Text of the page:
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The relevance of language activism: Taking stock of use of Kiswahili and local languages in education in Tanzania

Mwajuma Vuzo


This paper highlights the relevance of language activism for advancing multilingualism and linguistic diversity in Tanzania. The paper accentuates the current use of local languages (LLs) and Kiswahili in education in Tanzania. The Education and Training Policy of 2014 allows both English and Kiswahili to be used at all levels of education as subjects and as languages of instruction. Despite this policy, Kiswahili is still taught as a subject but not used as the language of instruction at post-primary levels of education. On the other hand, local languages are spoken as either the first or second languages by the majority of the population but are neither taught in school curriculum nor mentioned in the Education and Training Policy 2014. The theories guiding this paper are critical theory that gives a critical perspective on the use of languages; and additional language learning that emphasises expanding ones linguistic repertoire through learning more languages by adopting the ecology of language perspective. This paper emphasises the need to promote language diversity through furthering the use of Kiswahili as a language of instruction at postprimary levels and by local languages featuring in the education domain to ensure the transfer of the languages to subsequent generations. The current focus has been on learning Kiswahili, English and other foreign languages. Generally, the paper emphasises the need to ensure that multilingualism is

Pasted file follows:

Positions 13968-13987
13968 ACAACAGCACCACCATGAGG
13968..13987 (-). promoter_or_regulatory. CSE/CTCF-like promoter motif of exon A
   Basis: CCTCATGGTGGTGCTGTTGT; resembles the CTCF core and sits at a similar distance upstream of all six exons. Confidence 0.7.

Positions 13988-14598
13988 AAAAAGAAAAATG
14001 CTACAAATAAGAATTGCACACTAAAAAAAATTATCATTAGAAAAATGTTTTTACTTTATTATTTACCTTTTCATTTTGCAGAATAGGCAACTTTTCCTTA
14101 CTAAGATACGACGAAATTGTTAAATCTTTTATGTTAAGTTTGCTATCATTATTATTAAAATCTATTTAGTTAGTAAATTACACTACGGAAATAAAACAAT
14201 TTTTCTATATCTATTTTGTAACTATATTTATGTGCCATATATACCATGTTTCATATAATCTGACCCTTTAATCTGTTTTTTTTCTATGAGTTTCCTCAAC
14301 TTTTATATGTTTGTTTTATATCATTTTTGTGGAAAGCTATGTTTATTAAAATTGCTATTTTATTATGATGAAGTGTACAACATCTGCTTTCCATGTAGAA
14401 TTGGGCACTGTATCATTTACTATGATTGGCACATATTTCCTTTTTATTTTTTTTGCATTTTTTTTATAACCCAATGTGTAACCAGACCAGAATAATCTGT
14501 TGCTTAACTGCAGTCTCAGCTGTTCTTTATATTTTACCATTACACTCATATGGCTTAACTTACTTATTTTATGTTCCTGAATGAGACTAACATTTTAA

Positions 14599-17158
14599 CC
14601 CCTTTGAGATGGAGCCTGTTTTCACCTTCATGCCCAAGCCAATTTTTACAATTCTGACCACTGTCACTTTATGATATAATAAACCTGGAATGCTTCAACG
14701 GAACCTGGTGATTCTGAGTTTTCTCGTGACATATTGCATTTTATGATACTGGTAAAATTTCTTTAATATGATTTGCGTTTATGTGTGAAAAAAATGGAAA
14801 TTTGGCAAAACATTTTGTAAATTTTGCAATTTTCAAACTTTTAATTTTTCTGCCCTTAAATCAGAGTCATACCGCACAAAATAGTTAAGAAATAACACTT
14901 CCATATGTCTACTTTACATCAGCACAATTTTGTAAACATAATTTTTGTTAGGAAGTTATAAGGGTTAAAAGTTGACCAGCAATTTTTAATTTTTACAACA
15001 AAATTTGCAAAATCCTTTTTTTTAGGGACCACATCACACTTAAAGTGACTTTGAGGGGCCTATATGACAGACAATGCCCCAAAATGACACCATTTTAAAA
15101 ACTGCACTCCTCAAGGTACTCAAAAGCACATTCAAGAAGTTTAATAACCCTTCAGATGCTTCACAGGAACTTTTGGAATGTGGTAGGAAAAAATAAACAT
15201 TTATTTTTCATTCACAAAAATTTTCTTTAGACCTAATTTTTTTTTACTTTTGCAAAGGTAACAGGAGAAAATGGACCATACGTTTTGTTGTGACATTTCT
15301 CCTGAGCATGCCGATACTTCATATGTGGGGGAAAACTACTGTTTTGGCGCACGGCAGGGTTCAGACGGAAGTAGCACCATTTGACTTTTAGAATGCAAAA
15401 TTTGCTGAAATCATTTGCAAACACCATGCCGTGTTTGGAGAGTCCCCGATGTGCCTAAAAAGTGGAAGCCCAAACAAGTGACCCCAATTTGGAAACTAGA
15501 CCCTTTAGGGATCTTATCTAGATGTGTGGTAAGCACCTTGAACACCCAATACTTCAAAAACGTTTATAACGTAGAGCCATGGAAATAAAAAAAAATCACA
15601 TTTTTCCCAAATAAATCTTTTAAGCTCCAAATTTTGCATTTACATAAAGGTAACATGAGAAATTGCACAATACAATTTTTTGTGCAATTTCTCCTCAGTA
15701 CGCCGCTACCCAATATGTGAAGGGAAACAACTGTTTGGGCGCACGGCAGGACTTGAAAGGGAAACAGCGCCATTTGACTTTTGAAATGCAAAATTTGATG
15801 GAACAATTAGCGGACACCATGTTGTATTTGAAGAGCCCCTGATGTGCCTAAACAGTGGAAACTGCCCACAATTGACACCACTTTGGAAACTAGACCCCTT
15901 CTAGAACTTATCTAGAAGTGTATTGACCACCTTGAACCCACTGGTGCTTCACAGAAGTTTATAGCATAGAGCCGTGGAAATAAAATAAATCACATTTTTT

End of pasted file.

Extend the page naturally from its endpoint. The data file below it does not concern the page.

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eISSN: 0023-1886